Is there any research as to the average number of synaptic vesicles per axon terminal in a human neuron's axon? On top of that, what percentage of those vesicles are used in a single action potential cycle i.e. membrane depolarization, hyperpolarization and return to resting potential?


1 Answer 1


Short answer

Several to thousands of vesicles per synapse. In the cortex, 0-1 are released per typical synapse. At neuromuscular junctions or specialized CNS synapses there can be more.

Longer answer

It doesn't make much sense to talk about an "average", since there are different types of synapses with very different properties, but we can talk about some examples from synapses used as models. In Rosenmund & Stevens, 1996 they estimate about 10 readily releasable vesicles at one synapse in hippocampus. Rizzoli & Betz, 2004 count hundreds at a frog neuromuscular junction.

In hippocampus and neocortex, for a typical synapse there are from 0-1 vesicles released per spike. Higher release probabilities to activation of single cells are achieved by making multiple synaptic contacts; in a typical cortical synapse, there's really just one active site so a max of one vesicle released (Silver et al 2003; Auger & Marty 2000 and Abbott & Regehr, 2004 also discuss this a bit).

Short-term plasticity can strongly influence release probability (Abbott and Regehr 2004 is a good reference to thinking about synaptic computations like this). Multiple action potentials occurring quickly can cause a sustained increase in calcium concentration in the presynaptic cell, increasing release probability at otherwise low-probability synapses (short-term facilitation). Alternatively, many spikes over a longer time period or at higher probability synapses can exhaust the pool (short-term depression). Rosenmund & Stevens used this to estimate the readily releasable pool size of about 10: they triggered a ton of rapid-fire spikes and counted release events, finding only 10. Rizzoli & Betz mention that 10 seconds of 30 Hz stimulation (300 pulses) depleted the available vesicle pool.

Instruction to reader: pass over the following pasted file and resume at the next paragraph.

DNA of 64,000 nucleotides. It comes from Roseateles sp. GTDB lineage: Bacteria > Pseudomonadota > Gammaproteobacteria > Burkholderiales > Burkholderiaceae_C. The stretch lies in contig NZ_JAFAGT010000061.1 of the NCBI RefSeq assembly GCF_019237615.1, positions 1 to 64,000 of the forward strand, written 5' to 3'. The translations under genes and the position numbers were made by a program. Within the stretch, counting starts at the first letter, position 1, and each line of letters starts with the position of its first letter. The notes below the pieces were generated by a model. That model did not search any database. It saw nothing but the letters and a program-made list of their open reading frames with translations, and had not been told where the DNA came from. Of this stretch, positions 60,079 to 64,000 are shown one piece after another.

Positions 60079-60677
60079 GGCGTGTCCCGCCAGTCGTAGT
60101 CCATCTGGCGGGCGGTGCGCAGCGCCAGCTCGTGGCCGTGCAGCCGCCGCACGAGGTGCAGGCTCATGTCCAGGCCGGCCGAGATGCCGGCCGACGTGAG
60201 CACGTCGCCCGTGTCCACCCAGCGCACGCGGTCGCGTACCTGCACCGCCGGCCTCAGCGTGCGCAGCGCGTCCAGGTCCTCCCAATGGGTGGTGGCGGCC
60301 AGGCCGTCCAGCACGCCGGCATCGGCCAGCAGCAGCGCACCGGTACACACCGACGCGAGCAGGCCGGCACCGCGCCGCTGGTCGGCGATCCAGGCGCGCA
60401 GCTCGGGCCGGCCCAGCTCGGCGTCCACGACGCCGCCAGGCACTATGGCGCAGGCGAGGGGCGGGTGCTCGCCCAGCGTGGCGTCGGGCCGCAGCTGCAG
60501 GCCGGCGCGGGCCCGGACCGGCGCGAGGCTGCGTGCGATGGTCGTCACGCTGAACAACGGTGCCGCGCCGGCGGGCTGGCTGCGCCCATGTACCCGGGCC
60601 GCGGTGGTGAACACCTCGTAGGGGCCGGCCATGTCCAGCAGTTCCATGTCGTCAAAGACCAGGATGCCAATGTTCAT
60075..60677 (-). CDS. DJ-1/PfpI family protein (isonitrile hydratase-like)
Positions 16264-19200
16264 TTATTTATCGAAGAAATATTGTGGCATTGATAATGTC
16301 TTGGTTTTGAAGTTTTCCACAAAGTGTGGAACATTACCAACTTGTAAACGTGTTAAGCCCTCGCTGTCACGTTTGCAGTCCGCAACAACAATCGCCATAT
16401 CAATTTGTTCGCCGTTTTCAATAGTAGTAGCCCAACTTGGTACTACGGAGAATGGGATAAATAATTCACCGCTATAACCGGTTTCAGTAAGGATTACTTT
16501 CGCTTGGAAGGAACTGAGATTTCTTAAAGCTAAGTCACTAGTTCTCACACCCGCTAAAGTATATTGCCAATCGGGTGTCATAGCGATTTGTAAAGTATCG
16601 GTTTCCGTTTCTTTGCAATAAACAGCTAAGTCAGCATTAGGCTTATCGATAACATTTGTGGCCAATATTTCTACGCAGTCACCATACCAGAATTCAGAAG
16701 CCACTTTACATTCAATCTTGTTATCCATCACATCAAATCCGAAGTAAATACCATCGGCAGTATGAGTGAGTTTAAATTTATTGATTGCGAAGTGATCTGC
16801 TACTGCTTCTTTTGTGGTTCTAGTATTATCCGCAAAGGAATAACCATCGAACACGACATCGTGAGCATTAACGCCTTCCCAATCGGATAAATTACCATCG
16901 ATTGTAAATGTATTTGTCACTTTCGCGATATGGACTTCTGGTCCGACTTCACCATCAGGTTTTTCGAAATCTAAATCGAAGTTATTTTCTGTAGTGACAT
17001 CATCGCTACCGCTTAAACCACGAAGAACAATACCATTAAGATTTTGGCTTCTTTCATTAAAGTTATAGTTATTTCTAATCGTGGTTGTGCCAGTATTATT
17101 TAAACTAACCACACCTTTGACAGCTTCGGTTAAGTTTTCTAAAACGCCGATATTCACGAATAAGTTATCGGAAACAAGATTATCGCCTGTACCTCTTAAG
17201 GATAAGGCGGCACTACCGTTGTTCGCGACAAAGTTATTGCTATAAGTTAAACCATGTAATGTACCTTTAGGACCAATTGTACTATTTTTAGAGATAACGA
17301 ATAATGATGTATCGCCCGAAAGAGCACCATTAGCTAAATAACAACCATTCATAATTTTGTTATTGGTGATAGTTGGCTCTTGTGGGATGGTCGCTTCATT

Abbott, L. F., & Regehr, W. G. (2004). Synaptic computation. Nature, 431(7010), 796-803.

Auger, C., & Marty, A. (2000). Quantal currents at single‐site central synapses. The Journal of physiology, 526(1), 3-11.

Reyes, A., Lujan, R., Rozov, A., Burnashev, N., Somogyi, P., & Sakmann, B. (1998). Target-cell-specific facilitation and depression in neocortical circuits. Nature neuroscience, 1(4), 279-285.

Rizzoli, S. O., & Betz, W. J. (2004). The structural organization of the readily releasable pool of synaptic vesicles. Science, 303(5666), 2037-2039.

Rosenmund, C., & Stevens, C. F. (1996). Definition of the readily releasable pool of vesicles at hippocampal synapses. Neuron, 16(6), 1197-1207.

Silver, R. A., Lübke, J., Sakmann, B., & Feldmeyer, D. (2003). High-probability uniquantal transmission at excitatory synapses in barrel cortex. Science, 302(5652), 1981-1984.

  • $\begingroup$ Sorry for not being specific. My focus is the neurons in the celebral cortex, will the answer still apply for that? $\endgroup$
    – Peter
    Apr 5, 2021 at 23:00
  • $\begingroup$ @Peter Neocortex and hippocampus are two parts of what is referred to as cerebral cortex. $\endgroup$
    – Bryan Krause
    Apr 5, 2021 at 23:06
  • 1
    $\begingroup$ Yeah, just seen that. I wrote the comment immediately after reading the first paragraph in second section :D $\endgroup$
    – Peter
    Apr 5, 2021 at 23:08

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